Friday, 2 October 2009

Yeeeeeaaagggh Boyyyyy! Fuck da HMRC and da Royal Mail!

When Chuck D proclaimed to all that we should "Fight the Power", I never thought he meant I should start hating on Her Royal Majesty's Revenue and Customs. But now I know that I have to, for all that is good and just in this world to remain just so. Except, testament to my lifelong problem with lack-of-a-spineitis, I failed spectacularly at the first hurdle. Sorry Flav, maybe next time you can provide some useful Black Steel in the Hour of Chaos.

I shall start at the beginning. A number of weeks ago I was shopping online for gifts for my ladyfriend, to celebrate our 3-year anniversary. And spying two pairs of absolutely darling pearl earrings on the amazing 'hand-made ebay' website Etsy, I jumped at the opportunity to get them. As in any other transaction that takes place on the grizzly old interweb, I paid an acceptable delivery fee to have the goods shipped from America, aiming to have the goods arrive in the next week or so (leaving plenty of time before the 30th of August, the fateful anniversary date). So far, so ordinary. Not until a week later does this tale gain momentum.

So, a week goes by, uneventful but pleasant (if I remember correctly - perhaps I fabricated this pleasant week during the upcoming trauma to make my experiences feel just that little bit worse) and I run giddy to my door! Nothing! Not even a special red note from that wonderfully dedicated institution, the Royal Mail, informing me that they were unable to deliver my mail because I was not in (read: the postman couldn't be bothered to wait 2 minutes) . Oh. Oh well, my brain chimes - surely tomorrow will bring brown-paper parcels of liquid joy to my door? Surely.


As every day went by, the usual feeling you have for Royal Mail began to set in - pure, blossoming despair. A week went by and then an ominously grey Royal Mail note is popped through the letter box. What can this mean!? I have never seen a grey note before - the mystery seems to dribble in, following the note. The Duckett hallway is clogged with it by the time I take the note in my hands.

"We are unable to deliver your package because a customs charge needs to be paid."

Wait. A what? What charge is this? I have already paid for the item, and paid for delivery. Surely that should be it? And an extra charge of £12! In an addled daze I emailed the seller, inquiring about any possible problems with the delivery, or a charge I was unaware of. And now my deadline was thoroughly shot to pieces, and I had to whisper sweet lies to my girlfriend about it turning up in the next few days... I know, I promise, definately, truly.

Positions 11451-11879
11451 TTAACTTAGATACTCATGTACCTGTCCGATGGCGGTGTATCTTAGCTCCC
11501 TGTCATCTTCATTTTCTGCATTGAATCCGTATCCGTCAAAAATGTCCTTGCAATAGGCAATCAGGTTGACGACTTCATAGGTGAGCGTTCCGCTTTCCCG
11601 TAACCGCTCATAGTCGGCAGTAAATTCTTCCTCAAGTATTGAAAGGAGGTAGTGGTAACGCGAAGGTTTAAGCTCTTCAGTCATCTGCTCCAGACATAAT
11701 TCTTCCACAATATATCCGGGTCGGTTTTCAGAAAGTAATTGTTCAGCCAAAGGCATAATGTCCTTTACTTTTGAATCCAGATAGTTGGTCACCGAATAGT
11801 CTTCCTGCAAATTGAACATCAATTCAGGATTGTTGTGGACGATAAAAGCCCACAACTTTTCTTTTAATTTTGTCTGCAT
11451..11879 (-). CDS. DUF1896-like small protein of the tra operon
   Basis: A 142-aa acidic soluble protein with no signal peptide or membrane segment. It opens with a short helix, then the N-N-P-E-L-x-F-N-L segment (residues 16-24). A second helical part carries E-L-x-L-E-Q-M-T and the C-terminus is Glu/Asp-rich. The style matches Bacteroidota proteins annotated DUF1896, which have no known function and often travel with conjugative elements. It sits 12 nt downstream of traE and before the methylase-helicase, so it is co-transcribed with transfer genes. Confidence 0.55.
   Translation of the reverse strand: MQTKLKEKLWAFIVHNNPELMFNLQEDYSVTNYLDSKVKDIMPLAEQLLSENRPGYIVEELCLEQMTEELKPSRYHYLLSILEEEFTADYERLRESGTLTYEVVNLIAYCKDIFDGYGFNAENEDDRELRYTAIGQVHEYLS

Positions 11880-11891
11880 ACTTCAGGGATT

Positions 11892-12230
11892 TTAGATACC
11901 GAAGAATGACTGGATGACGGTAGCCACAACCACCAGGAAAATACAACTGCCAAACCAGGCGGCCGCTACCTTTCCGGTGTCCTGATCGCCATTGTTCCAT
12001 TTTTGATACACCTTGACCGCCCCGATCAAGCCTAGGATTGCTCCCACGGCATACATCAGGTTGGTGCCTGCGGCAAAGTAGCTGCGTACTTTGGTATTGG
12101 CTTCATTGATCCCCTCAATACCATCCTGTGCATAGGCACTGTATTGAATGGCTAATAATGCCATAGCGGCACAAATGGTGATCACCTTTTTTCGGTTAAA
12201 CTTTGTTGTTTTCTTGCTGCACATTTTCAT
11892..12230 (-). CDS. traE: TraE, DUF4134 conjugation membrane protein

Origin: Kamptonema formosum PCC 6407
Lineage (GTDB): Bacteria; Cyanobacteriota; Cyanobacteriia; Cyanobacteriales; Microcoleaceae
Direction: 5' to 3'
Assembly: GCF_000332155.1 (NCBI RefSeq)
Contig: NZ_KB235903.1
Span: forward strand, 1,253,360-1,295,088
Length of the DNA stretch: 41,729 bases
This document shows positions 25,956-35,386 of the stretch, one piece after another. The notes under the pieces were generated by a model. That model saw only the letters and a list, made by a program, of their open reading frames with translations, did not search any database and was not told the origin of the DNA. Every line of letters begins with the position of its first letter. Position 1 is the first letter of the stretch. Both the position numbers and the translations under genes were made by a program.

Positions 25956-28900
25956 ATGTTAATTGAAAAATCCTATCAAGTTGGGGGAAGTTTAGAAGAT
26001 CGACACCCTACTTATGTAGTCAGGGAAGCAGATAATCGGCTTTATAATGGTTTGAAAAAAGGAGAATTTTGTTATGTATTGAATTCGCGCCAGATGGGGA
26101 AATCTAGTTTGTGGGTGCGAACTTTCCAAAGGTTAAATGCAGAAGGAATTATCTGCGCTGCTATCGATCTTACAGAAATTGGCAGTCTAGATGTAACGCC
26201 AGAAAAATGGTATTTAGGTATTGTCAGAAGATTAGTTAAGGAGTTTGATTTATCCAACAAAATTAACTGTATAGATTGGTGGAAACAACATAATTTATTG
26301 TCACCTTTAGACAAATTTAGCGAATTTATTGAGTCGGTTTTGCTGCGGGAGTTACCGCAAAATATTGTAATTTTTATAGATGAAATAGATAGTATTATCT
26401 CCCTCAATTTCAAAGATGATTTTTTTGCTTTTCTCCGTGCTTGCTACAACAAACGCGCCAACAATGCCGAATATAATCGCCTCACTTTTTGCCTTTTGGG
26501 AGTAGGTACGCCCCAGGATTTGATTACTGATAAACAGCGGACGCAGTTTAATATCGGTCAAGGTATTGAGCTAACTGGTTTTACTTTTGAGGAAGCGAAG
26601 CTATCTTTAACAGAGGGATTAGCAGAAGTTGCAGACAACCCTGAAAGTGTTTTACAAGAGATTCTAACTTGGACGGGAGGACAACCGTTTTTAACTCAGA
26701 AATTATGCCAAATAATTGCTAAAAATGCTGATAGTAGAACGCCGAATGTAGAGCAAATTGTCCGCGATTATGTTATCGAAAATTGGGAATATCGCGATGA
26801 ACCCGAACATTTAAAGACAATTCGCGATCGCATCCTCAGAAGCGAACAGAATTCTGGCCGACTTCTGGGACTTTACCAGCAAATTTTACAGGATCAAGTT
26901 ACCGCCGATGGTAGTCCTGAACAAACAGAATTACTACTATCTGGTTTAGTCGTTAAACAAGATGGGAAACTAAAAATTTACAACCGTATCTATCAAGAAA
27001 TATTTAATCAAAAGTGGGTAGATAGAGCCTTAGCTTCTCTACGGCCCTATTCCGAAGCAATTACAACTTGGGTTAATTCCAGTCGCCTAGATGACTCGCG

A week of emails between myself and the seller, and myself and the Royal Mail occurred. Except that it was just the one email between myself and the Royal Mail - they never bothered to get back in touch (whereas the wonderfully helpful seller responded to the 3 or 4 emails I sent within a few hours of sending them). So I eventually gave in and called, only to be promptly and rudely informed that any customs charges have to be dealt with by HMRC, and the Royal Mail take no responsibility.

Great. My sage-like nature is wearing thin, as the despair feels like a sucking quagmire tugging at my legs, willing me to give up and pay the ridiculous charge. Which, to cut an increasingly long and, in retrospect, rather uninteresting story short, is exactly what I did. The charge was VAT on items valued at over £18 - £3 for me, but as the Royal Mail love their customers and love doing everything they can for them, they proceed to charge you £8 for the privilege of them collecting it (which surely they would normally have to do?) and paying the £3 charge (which I would happily have done, if informed of its existence).

Nice scheme they have going. And oh how I wish I could have rocked the boat - complained, shouted, screamed, gone postal in the Finsbury Park Sorting Office! But unfortunately I caved - I just couldn't be bothered, and I kind of wanted my girlfriend to get her anniversary present at some point before the 2010 4-years rolled around. Oh well. Maybe next time. Fuck 'em. Autumn's here! Time to spend days reading in Finsbury Park, as the trees lose their clothing in spectacularly vivid colours.

More music chums? This week, St. Vincent peaked my fancy. An enigmatic Kansas native, Annie Clark (who plays under the moniker of St. Vincent for her solo outings) had previously played with Polyphonic Spree and Sufjan Stevens. Her debut album, 2007's Marry Me, was a wonderful introduction to the multi-instrumentalist's wonderfully oddball pop music. With lashings of feedback-heavy guitar, a superbly inventive lyrical range (from the wonderfully upbeat Marry Me to the increasingly dark Landmines) and an eclectic range of instruments, Clark raises this album high above other similarly quirky pop outings.

Actor, Clark's second album, seems to have cemented her firmly within the alt-pop indie movement of the moment. Touring Europe over the next few months, and supporting indie favourites Grizzly Bear at a number of UK shows, this seems like it might be St. Vincent's year. And with loud, even angry sing-along tracks like Marrow, the ethereally melancholic songs still manage to maintain their delicate beauty, thanks to Clark's disarmingly charming voice. A great follow-up which manages to sound different (Clark clearly has a superb band behind her, if the album and live tour recordings are anything to go by) from Marry Me, but retains the playfulness of her first solo outing. Hopefully this bedroom-whinger can wrangle a live ticket...

Listen to: Laughing With a Mouth of Blood, Marrow, Marry Me & Landmines